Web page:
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Moon Mountain residents pay tribute to firefighters who defended Valley

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The plaque dedication is open to the public and will take place at 2:30 p.m. on Saturday, Jan. 12, at 849 Moon Mountain Road. Parking is very limited.

Sometimes the words “thank you” are sincerely expressed along with a hug and a smile, or shared in writing in a heartfelt note on beautiful paper. Other times the need for something more dramatic arises.

When firefighters save your home, and every home on your entire street – by creating a firebreak that ultimately saved a large section of the Valley – there’s a desire to express appreciation in permanent way.

Longtime Sonoma residents Gary and Marcia Nelson commissioned a monument in honor of the firefighters who fought the October 2017 wildfires that swept through Sonoma Valley. It will be dedicated in a ceremony on their property at 849 Moon Mountain Road on Saturday, Jan. 12, at 2:30 p.m. Cal Fire firefighters, Mayor Amy Harrington and residents of Moon Mountain Road will attend. The public is welcome although parking is very limited.

Sonoma artist Jim Callahan created a sculpture of a firefighter that is mounted atop a large brass plaque. The plaque is mounted on a 7,240-pound boulder, and the monument is very clearly visible off the side of Moon Mountain Road. Sonoma artist Keith Wicks designed the overall structure and was the manager of the project.

“We are so grateful that the firefighters saved our home and for the professionalism they show working on behalf of the community every day,” said Gary Nelson. “What they did during the wildfires was amazing and heroic. We wanted to do something to show how much the people of the Valley appreciate their work.” (Nelson is an investor in Sonoma Media Investments, which publishes the Index-Tribune.)

The Nelsons had evacuated to Bodega Bay during the fires. While watching the local news, they saw a firefighter being interviewed standing right in front of new, barn-style building that houses a dance studio that they had recently built on the property where they have lived for many years. “It took our breath away.” Marcia said. She explained that the camera then panned back showing firefighters digging a long firebreak alongside their property. That firebreak may have saved Moon Mountain Road, and ultimately kept the fire from reaching Highway 12 and the Springs.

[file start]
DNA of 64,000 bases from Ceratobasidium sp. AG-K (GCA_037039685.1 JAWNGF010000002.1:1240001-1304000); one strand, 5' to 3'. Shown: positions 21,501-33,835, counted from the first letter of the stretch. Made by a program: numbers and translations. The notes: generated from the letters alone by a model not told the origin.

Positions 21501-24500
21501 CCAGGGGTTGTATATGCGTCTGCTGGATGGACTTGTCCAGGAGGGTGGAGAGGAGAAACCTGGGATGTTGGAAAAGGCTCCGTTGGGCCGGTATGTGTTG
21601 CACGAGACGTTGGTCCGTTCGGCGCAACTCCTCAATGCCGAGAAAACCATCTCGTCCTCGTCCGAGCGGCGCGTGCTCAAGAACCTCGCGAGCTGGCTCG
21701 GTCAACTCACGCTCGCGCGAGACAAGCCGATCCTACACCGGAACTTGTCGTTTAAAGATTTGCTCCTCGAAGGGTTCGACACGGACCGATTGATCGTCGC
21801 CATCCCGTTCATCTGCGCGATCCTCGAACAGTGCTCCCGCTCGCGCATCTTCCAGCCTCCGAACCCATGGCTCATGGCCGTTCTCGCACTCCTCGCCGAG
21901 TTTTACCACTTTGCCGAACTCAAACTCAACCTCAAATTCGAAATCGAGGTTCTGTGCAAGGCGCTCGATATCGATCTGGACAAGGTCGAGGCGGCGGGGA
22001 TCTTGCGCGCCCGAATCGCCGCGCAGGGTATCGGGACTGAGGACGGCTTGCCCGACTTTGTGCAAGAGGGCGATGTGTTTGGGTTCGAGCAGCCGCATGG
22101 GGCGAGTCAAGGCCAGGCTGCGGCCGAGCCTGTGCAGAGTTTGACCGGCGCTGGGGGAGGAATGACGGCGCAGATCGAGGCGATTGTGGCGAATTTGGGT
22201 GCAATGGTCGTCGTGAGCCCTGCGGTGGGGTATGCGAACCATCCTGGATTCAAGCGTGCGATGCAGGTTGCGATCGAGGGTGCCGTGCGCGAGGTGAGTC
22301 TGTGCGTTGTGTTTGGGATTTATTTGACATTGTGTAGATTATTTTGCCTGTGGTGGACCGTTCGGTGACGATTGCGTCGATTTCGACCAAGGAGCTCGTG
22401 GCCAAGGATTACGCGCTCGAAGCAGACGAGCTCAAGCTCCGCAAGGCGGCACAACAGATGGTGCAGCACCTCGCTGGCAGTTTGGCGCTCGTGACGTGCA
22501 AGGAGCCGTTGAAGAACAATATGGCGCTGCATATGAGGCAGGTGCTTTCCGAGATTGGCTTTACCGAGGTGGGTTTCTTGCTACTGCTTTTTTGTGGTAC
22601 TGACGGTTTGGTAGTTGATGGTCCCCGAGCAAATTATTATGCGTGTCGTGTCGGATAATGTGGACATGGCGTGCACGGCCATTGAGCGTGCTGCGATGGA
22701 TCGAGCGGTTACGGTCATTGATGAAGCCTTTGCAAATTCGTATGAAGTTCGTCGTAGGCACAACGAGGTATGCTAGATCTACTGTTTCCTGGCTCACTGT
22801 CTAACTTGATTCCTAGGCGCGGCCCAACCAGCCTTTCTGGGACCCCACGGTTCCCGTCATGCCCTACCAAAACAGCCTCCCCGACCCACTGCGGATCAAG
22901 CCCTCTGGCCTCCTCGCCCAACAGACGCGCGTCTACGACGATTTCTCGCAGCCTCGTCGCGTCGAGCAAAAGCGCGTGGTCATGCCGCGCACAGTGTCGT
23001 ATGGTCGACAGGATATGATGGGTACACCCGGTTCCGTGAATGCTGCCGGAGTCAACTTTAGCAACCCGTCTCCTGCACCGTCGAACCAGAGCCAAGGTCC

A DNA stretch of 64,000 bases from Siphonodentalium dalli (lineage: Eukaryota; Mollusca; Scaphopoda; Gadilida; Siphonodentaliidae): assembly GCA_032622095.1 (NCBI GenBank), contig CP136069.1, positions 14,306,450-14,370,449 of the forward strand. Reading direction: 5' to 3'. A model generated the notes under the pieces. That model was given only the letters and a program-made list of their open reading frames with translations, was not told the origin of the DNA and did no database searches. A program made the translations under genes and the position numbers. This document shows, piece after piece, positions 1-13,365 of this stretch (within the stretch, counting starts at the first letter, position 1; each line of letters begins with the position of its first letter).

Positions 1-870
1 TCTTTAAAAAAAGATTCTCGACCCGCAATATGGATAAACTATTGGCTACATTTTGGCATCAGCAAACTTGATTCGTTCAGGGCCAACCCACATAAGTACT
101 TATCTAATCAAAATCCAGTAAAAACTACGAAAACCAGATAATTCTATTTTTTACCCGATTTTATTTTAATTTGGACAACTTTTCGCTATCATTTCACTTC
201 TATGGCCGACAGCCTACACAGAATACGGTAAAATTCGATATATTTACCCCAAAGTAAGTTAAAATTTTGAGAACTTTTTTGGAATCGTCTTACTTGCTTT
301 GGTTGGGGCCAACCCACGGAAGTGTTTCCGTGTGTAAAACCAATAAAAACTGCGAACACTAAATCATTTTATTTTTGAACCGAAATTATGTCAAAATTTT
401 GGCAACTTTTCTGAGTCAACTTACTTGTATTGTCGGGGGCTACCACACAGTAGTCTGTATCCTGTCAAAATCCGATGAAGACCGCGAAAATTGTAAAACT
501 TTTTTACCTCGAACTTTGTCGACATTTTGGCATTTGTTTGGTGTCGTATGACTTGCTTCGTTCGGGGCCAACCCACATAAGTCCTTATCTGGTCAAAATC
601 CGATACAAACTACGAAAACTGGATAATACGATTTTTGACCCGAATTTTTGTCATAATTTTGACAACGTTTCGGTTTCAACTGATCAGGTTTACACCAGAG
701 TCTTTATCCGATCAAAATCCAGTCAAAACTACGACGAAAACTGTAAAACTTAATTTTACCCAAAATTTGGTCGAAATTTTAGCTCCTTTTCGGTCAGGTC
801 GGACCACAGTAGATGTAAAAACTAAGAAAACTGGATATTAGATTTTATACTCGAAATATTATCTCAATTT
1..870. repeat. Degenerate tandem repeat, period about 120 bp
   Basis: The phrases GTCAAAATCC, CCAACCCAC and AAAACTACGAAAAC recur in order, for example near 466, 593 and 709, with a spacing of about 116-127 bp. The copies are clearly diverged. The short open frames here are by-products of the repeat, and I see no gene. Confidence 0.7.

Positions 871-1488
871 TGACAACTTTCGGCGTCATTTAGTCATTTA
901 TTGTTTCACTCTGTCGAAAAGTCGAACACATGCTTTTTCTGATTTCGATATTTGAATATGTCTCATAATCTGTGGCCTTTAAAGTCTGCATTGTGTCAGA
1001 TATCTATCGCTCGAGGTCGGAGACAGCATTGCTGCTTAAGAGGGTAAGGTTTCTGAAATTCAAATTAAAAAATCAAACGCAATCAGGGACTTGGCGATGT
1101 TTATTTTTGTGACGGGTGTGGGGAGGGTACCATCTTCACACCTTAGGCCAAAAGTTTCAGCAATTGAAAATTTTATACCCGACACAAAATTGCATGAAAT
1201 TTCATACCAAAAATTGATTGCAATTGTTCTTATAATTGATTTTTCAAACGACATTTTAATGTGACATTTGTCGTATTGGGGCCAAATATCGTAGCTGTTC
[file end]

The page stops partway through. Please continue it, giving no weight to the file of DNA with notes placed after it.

Cal Fire Captain Matt Ryan was the incident commander of that operation, and will be in attendance at the ceremony, along with Cal Fire commanders Sean Jerry, Steve Millosovich and Joe Buchmeier, who also fought the fires in the Valley.

After watching the news report the Nelsons were walking in Bodega Bay and noticed a monument honoring the Coast Guard. It was what initially gave them the idea of having a monument in Sonoma honoring the firefighters. Early efforts not long after the fires to perhaps have the monument on the Plaza or at the entrance to the Valley became bogged down in the “bureaucratic process,” Gary Nelson said, and they changed their focus to Moon Mountain Road.

“I’m glad it is somewhere where people can walk by and get a glimpse of what really went on up here,” Marcia Nelson said. “And that future passersby will feel the gratitude that we feel for this whole area being saved.”

Callahan, who created the sculpture of General Vallejo sitting on a bench on the Sonoma Plaza, said he truly wanted to create a public art piece recognizing the firefighters. “Ever since they put the mask on General Vallejo I’d been thinking about this,” he said, referring to a widely circulated photo of the statue wearing the white masks that were omnipresent during the fires.

The plaque dedication is open to the public and will take place at 2:30 p.m. on Saturday, Jan. 12, at 849 Moon Mountain Road. Parking is very limited.

“The firefighters are selfless, brave, strong people who show up and get between you and danger and this celebrates all that they do,” he said. He explained that the firefighter on the monument is giving the visual command for the establishment of a fire line.

The Nelsons are delighted that Callahan and Wicks took on the project. “Keith and Jim are the artistic geniuses of the community,” Gary Nelson said.

The words on the plaque thank the firefighters for their “tireless efforts” in the wildfire. “Establishing a fire line on this road prevented the Nuns Canyon wildfires from spreading to Boyes Hot Springs and Sonoma, thereby saving them. Over 150 brave men and women set up camps from 849 Moon Mountain up to the Christmas tree farm and Martini & Repris wineries to successfully extinguish the fast approaching wild fire.”

“I hope people come and get their picture taken by it,” Marcia Nelson said.

Although Moon Mountain is a road used almost entirely by residents, it is a popular walking spot, and many people are expected to walk by on foot, now and for generations to come.

Hopefully it will remind them to be thankful. For the beauty of the natural environment, the homes that exist there, and firefighters who protect it.